George W. Bush on Friday sought to deny widespread rumours his administration was preparing some kind of military action against Iran. Mr Bush confirmed a report in Friday’s Washington Post that he had authorised US troops to shoot and kill Iranian operatives in Iraq, but denied this was a prelude to stronger action.
“We believe we can solve our problems with Iran diplomatically,” said the US president. “It makes sense that if somebody is trying to harm our troops, or stop us from achieving our goal, or killing innocent citizens in Iraq, that we will stop them.”
But the US president’s relatively emollient comments are unlikely to quell speculation about the reasons behind the recent escalation of White House rhetoric towards Iran. In his prime time address on the “new way forward in Iraq” two weeks ago, Mr Bush pledged to “interrupt the flow of support [for extremists in Iraq] from Iran and Syria…We will seek out and destroy the networks providing advanced weaponry and training to our enemies in Iraq.”
In his State of the Union address to the joint houses of Congress on Tuesday, he lumped Iran with al-Qaeda. “It has also become clear that we face an escalating danger from Shia extremists who…take direction from the regime in Iran. The Shia and Sunni extremists are different faces of the same totalitarian threat.”
Last week, Mr Bush ordered a second US aircraft carrier to the Gulf and the deployment of more Patriot missiles in US military bases there. Richard Haass, former head of policy planning at the State Department in the first Bush administration, said the US president was leaving both the diplomatic and military option open.
“You could interpret Bush’s recent actions towards Iran in two ways – either he is increasing pressure on the regime in order to soften it up for talks over its uranium enrichment plans, or this is classic gunboat diplomacy in which the US is preparing for some kind of punitive action,” said Mr Haass. “My guess is that Mr Bush’s actions leave room for either scenario and the Bush administration remains divided over which to pursue.”
Both Condoleezza Rice, the secretary of state, and Bob Gates, secretary of defence, are thought to be pushing the White House to open talks with Iranian, having softened it up with the recent application of United Nations-approved economic sanctions on Iran and the beefing up of US naval forces off the Iranian coast.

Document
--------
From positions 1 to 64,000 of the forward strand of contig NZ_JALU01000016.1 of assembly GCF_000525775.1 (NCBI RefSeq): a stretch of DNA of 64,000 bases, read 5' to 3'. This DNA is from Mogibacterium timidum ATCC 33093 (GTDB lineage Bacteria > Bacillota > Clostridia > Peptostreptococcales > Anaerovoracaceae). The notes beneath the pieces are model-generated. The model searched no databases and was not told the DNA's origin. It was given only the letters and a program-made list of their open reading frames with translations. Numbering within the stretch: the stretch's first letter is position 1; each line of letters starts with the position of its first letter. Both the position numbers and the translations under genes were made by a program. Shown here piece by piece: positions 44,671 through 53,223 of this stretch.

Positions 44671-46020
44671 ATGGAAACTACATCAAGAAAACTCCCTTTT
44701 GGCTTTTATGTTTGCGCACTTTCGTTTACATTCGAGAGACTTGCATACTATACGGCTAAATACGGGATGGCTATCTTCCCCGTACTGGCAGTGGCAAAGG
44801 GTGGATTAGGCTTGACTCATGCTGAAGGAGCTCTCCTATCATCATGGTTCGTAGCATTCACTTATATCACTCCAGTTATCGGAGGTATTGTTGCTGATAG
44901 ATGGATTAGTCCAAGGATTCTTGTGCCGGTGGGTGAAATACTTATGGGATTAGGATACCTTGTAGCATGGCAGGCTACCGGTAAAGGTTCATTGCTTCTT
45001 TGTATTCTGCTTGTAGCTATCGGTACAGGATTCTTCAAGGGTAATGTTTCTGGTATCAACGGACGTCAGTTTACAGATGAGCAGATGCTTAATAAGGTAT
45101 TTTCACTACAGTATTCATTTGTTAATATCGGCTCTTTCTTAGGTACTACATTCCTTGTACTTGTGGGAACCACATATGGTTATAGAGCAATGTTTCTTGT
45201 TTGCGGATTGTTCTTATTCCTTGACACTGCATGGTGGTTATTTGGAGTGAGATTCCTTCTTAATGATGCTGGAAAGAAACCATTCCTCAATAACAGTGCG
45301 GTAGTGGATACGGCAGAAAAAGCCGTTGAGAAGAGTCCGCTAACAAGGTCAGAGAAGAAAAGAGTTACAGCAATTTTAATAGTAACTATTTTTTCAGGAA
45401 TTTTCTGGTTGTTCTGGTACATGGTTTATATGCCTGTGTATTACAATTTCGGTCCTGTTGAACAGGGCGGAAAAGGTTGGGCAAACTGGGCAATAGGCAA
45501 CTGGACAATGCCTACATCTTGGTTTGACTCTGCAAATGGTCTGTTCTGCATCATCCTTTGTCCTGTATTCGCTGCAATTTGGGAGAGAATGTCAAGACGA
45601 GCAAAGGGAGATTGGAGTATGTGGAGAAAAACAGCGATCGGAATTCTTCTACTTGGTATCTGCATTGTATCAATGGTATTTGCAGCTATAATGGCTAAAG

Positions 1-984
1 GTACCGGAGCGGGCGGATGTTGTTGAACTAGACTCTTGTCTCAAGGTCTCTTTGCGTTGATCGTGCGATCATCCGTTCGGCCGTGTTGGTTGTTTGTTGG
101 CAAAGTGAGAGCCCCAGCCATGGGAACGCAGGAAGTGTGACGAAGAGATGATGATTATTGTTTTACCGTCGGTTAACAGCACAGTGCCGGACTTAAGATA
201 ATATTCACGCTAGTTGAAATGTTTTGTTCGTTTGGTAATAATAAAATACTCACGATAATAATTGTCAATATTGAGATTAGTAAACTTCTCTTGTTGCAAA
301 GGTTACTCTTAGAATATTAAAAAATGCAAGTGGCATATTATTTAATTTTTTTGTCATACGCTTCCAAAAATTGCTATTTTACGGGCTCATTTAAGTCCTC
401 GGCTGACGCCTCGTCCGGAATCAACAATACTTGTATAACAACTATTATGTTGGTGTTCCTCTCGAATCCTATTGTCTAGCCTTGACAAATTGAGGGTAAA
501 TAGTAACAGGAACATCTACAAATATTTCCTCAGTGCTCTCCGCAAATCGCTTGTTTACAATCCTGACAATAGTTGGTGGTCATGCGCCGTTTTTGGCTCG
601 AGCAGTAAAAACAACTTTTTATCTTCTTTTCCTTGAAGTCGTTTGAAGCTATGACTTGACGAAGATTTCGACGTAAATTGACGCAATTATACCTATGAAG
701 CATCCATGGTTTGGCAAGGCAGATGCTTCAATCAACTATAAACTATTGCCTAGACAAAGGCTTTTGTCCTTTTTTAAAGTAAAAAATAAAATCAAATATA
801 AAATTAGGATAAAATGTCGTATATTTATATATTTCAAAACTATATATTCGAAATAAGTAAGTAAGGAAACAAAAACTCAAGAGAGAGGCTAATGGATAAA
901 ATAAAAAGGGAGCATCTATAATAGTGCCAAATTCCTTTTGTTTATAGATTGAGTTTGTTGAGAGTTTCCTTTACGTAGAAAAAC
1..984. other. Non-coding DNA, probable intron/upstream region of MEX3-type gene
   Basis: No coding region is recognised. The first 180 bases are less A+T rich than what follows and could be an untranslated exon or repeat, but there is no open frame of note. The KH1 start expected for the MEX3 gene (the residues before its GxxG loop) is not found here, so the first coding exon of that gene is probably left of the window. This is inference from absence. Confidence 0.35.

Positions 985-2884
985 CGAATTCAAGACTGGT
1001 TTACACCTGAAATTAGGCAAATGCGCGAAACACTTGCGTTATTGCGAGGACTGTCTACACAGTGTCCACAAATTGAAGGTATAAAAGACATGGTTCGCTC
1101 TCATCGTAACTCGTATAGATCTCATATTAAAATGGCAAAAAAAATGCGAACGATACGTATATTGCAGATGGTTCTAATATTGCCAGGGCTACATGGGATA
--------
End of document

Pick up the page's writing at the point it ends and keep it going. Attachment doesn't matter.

“The Bush administration believes that Iran sees the US as a kind of paper tiger, and this is Washington’s answer to that,” said Afshin Molavi, at the New America Foundation in Washington. “The danger to this strategy is that it carries the risk of accidentally leading into some kind of military confrontation.”
However, others in the Bush administration, notably Dick Cheney, who last year warned Iran that it would face “meaningful consequences” if it continued to foment violence in Iraq, are thought to be arguing for the military option.
This interpretation is put forward by leading Democratic lawmakers on Capitol Hill, who have sought – but not received – assurances that the Bush administration has no plans to extend its military operations in Iraq across the border to Iran.
Meanwhile, in a short statement to commemorate International Holocaust Day on Friday, Iran was the only country Mr Bush cited by name: “Remembering the victims, heroes, and lessons of the Holocaust is particularly important today as Holocaust denial continues, urged on by the Iranian regime, which perversely seeks to call into question the historical fact of the Nazis’ campaign of mass murder,” he said.
Additional reporting by Guy Dinmore
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